Governor Roy Cooper, who was North Carolina’s Attorney General at the time, said that “turning to MCOs is a risky move.”

Medicaid managed care takes effect in February 2020; enrollment runs from mid-October to mid-December 2019

Since the federal government funds about two-thirds of North Carolina’s Medicaid system, CMS had to approve the details of H. 372 before it could be implemented. The state sent its 1115 waiver proposal to CMS in June 2016, and the approval process was expected to be lengthy. The state amended the proposal in September 2017, seeking to add a variety to changes, including a potential expansion of Medicaid, with a work requirement, if lawmakers were to approve the “Carolina Cares” Medicaid expansion proposal that was introduced in the 2017 legislative session. [The 2017 legislation was not successful, but a similar bill was introduced in April 2019 (House Bill 655).]

North Carolina’s waiver proposal was approved in October 2018, and is effective from 2019 through 2024 (initially, it was to take effect in January 2019, but that was delayed — and has since been delayed again. The state had planned to have the managed care transition take effect in November 2019, with a phased-in transition (Regions 2 and 4 switching to managed care in November 2019 — with enrollment beginning in July 2019 — and the rest of the state joining them in February 2020, with enrollment beginning in October 2019).

But the rollout was further delayed over the budget standoff described above, and the earlier enrollment window and November 2019 effective date were scrapped, with the whole state transitioning to Medicaid managed care in February 2020 instead. Enrollment began October 14, 2019, and the state’s FAQ page notes that enrollees should complete their plan selections by December 13, 2019. Most Medicaid enrollees in North Carolina need to select a managed care plan, although there are some who can choose to stay in NC’s Medicaid Direct program.

Most states are already using Medicaid managed care systems for the majority of their enrollees.

The state put out a request for proposals in August 2018, seeking private insurers that want to serve as Prepaid Health Plans for North Carolina’s Medicaid program. In February 2019, the state announced the insurers that had won contracts to serve as PHPs:

  • AmeriHealth Caritas North Carolina, Inc.
  • Blue Cross and Blue Shield of North Carolina
  • UnitedHealthcare of North Carolina, Inc.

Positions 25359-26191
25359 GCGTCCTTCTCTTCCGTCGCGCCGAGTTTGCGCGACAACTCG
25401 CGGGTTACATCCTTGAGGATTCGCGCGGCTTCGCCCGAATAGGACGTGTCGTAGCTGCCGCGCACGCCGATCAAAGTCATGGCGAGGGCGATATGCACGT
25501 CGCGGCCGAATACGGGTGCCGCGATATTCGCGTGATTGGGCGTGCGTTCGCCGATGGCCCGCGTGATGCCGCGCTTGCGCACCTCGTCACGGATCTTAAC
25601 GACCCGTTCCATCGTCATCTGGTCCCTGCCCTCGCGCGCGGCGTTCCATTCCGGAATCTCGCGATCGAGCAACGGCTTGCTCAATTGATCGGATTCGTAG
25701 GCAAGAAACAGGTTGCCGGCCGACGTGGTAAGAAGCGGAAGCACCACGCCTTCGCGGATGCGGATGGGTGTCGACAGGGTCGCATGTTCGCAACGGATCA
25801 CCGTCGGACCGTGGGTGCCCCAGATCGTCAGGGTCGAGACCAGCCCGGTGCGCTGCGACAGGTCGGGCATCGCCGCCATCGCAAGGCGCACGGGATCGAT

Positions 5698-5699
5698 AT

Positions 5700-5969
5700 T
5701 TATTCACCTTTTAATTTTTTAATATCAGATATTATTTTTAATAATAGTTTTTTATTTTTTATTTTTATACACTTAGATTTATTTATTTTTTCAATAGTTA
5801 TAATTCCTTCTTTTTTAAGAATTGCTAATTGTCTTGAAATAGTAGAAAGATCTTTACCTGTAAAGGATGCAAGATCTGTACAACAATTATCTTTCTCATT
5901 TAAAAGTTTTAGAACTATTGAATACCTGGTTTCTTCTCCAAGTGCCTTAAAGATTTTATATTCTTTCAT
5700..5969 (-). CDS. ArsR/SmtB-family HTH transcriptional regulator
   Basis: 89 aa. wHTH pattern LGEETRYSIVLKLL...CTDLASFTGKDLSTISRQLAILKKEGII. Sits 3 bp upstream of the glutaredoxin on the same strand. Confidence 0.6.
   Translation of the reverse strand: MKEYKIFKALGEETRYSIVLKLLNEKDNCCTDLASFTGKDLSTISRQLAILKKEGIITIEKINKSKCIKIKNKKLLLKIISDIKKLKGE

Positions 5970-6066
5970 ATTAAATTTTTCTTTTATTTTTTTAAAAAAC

• WellCare of North Carolina, Inc.
  • Carolina Complete Health, Inc. (Regions 3 and 5 only)

Expansion thwarted under McCrory administration

Former Governor McCrory said that he was open to the idea of Medicaid expansion, but only after they “fix the current system.” This was a reference to the legislature’s Medicaid reform efforts, primarily aimed at transitioning to Medicaid managed care. McCrory made it clear that he would want some sort of work requirement tied to Medicaid eligibility for able-bodied adults, but at that point, no states had successfully petitioned the Obama Administration to allow a work requirement and still receive federal funding for Medicaid expansion (this has changed under the Trump Administration, which has been much more open to the idea of Medicaid work requirements, and has allowed several states to implement work requirements since 2018; legal challenges to those work requirements have made implementation challenging, however).

In January 2015, Brad Wilson, President and CEO of Blue Cross Blue Shield of North Carolina, threw his weight behind the push for Medicaid expansion, noting that “expanding Medicaid is the right thing to do for North Carolinians.”

Thom Tillis, who was sworn in as US Senator for North Carolina in January 2015, used to be strongly opposed to Medicaid expansion. But in October 2014, just two weeks before the election, he noted that “we’re trending in a direction where we should consider potential expansion… I would encourage the state legislature and the governor to consider it.” (Tillis defeated incumbent Democrat Kay Hagan in the 2014 election; Hagan supported Medicaid expansion).

By late July 2015, McCrory still had not revealed his proposal for Medicaid expansion, and advocates had begun to tire of waiting, pushing the Governor to reveal his plan or admit that he didn’t have one. And State Rep. Ken Goodman (D, Richmond) — a Medicaid expansion supporter — questioned whether McCrory would have the political clout to expand coverage anyway, given SB4 and the fact that the majority of the state legislature was opposed to Medicaid expansion.